Violence is a contagious and epidemic health problem and those exposed to it deserve treatment, compassion and care, writes Gary SlutkinWhen the Aids epidemic first hit in the early 1980s, I was beginning my career in epidemiology at San Francisco general hospital. There was fear everywhere, especially in cities with large LGBT populations such as San Francisco. People didn’t understand what was happening and where Aids would strike next.Today, Aids remains a major public health threat, but anxiety over the spread has largely abated. The thing that made the biggest difference in getting us here was the shift in how the world looks at people affected by Aids: from immoral people or bad people, to people with a contagious health problem who deserve to receive compassion and care. Continue reading...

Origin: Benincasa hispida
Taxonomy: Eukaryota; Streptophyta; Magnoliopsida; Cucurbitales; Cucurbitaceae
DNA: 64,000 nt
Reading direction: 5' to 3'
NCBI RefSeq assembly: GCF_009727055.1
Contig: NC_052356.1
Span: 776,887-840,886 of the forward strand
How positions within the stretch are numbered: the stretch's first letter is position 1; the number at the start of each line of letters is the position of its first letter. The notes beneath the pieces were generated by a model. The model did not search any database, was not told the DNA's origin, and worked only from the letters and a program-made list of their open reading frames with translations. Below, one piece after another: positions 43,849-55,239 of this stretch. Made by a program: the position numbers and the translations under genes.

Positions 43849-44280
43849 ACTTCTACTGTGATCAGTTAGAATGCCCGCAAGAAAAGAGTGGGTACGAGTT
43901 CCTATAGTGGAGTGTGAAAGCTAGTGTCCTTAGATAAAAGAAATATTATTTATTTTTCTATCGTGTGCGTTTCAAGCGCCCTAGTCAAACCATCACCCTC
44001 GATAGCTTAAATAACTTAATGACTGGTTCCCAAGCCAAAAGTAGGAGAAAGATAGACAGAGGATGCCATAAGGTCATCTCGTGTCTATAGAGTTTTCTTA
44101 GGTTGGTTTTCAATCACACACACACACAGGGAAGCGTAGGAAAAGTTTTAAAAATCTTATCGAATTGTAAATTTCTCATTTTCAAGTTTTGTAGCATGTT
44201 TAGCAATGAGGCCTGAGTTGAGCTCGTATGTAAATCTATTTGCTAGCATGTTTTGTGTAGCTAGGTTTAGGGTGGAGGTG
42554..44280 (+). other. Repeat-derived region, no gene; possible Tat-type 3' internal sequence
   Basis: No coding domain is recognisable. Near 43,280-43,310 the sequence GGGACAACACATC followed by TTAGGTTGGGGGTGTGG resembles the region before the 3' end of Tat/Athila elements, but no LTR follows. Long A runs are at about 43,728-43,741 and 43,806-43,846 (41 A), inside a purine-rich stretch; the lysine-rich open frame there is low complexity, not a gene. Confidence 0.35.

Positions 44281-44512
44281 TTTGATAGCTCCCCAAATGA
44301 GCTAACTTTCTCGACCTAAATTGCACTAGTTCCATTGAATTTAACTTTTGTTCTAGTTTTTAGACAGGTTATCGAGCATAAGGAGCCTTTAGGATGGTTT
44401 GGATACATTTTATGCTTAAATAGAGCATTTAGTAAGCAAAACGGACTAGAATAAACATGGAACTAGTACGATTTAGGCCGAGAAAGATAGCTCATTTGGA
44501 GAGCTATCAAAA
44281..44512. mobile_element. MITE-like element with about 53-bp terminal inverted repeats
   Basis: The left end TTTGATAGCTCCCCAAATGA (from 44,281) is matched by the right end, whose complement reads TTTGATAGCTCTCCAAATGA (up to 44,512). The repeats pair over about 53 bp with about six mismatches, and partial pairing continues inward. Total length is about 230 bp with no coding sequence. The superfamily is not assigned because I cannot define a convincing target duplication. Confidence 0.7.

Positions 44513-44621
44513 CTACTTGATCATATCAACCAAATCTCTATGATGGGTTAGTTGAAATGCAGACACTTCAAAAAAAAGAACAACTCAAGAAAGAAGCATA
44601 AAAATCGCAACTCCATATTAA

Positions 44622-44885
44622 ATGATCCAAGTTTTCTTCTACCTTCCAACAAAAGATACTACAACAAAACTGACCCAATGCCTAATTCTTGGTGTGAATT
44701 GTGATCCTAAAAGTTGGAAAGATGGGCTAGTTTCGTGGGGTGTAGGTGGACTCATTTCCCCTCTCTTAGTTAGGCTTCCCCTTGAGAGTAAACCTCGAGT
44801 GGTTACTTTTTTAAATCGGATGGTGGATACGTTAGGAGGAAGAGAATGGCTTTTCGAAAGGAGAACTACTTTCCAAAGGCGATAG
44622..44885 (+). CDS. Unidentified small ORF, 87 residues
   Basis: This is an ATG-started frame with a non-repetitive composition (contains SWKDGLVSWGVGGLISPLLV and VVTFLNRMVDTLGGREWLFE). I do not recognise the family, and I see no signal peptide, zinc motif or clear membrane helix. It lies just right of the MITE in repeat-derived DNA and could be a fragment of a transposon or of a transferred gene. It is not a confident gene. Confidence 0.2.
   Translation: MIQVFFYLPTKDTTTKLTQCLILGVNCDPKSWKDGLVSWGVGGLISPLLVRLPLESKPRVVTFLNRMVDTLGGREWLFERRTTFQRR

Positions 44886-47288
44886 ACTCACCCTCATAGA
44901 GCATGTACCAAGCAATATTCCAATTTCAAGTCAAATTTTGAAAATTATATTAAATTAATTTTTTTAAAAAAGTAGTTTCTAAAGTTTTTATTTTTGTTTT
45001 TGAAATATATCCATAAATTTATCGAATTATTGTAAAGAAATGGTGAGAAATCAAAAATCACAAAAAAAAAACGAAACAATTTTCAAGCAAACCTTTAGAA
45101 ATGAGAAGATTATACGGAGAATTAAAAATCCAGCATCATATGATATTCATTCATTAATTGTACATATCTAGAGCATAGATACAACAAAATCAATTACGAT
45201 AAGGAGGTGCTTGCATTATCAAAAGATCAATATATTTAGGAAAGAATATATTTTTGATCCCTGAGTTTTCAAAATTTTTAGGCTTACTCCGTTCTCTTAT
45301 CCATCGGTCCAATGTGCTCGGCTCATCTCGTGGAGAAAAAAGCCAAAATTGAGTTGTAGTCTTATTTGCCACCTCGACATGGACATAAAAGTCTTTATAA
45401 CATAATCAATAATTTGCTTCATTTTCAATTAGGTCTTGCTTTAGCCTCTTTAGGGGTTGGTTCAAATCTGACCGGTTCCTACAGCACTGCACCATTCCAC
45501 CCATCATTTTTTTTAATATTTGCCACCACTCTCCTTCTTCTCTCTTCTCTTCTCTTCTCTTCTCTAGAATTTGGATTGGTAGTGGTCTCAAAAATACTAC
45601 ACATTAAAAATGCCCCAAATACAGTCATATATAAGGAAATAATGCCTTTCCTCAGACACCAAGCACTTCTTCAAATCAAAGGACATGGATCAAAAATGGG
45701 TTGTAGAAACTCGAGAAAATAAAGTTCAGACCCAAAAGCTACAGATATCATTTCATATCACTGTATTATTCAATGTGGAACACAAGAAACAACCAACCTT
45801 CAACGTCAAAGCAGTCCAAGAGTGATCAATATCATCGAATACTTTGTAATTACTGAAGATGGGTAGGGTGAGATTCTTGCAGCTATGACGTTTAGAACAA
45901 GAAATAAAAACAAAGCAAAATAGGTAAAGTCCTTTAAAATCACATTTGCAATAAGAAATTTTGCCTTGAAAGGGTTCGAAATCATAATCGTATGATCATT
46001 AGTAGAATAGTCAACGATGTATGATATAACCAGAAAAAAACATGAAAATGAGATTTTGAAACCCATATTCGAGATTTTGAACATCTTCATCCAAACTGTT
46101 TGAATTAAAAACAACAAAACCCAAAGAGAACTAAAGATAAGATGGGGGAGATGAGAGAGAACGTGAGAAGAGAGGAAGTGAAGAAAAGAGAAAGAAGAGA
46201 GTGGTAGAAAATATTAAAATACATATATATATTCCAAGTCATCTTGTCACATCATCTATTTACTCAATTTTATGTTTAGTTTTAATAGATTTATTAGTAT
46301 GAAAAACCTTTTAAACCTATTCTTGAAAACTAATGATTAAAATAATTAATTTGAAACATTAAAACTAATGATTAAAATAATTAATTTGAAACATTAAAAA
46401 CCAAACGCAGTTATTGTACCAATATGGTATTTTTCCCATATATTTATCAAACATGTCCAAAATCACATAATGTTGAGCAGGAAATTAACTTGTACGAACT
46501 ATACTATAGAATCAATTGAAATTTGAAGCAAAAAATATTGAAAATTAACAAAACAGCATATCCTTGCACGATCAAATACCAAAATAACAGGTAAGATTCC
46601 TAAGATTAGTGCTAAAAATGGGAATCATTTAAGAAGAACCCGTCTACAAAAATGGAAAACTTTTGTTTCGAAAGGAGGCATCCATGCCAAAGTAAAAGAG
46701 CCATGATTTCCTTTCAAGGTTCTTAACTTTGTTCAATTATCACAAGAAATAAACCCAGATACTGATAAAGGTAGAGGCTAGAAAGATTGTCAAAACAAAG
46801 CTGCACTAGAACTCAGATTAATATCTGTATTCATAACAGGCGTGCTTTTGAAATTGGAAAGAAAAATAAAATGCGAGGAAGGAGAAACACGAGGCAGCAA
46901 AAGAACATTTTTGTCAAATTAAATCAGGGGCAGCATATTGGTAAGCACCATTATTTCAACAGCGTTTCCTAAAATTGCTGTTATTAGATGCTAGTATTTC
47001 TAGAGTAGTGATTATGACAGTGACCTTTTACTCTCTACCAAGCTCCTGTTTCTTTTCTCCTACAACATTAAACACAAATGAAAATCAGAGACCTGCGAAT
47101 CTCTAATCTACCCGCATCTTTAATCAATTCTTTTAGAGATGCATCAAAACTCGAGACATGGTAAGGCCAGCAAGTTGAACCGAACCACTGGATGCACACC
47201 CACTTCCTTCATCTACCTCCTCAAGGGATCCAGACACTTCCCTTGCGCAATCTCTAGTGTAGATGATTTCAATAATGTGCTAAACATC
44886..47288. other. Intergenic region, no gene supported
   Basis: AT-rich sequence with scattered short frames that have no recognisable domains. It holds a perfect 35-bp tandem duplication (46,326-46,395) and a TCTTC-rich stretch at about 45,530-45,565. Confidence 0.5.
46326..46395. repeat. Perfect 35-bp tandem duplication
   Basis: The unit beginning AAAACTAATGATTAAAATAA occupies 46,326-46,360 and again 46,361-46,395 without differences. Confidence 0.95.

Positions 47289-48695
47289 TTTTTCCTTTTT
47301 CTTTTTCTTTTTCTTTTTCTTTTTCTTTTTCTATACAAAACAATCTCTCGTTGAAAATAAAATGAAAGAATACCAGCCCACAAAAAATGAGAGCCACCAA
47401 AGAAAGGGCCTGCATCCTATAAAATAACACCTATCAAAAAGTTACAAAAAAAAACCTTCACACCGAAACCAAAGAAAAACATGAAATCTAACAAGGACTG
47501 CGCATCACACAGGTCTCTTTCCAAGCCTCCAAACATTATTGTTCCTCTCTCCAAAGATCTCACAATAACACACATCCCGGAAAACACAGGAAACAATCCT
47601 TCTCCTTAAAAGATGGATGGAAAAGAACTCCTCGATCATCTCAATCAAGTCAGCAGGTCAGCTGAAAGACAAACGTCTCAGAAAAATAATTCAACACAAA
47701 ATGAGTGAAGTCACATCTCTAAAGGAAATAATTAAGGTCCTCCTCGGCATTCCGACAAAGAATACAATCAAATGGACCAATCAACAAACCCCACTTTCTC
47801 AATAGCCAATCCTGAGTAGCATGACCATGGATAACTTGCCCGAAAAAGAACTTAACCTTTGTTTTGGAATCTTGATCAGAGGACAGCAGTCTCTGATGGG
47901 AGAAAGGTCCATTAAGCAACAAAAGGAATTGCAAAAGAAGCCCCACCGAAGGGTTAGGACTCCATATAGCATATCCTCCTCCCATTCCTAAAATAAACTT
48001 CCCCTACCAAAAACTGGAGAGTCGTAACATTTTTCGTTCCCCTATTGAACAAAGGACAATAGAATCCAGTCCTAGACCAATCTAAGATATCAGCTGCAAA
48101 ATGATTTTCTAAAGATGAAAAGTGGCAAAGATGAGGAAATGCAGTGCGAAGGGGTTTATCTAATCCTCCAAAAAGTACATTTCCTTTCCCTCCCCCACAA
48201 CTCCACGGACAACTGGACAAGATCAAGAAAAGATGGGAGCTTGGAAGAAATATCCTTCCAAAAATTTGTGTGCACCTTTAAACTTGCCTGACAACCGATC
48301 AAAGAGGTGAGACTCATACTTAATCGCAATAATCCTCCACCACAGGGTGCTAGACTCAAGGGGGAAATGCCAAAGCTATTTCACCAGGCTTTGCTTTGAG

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'It was wartime': 3 survivors of the AIDS epidemic share the hard lessons on love and resiliency they learned in the '80s that are helping them make it through the coronavirus crisis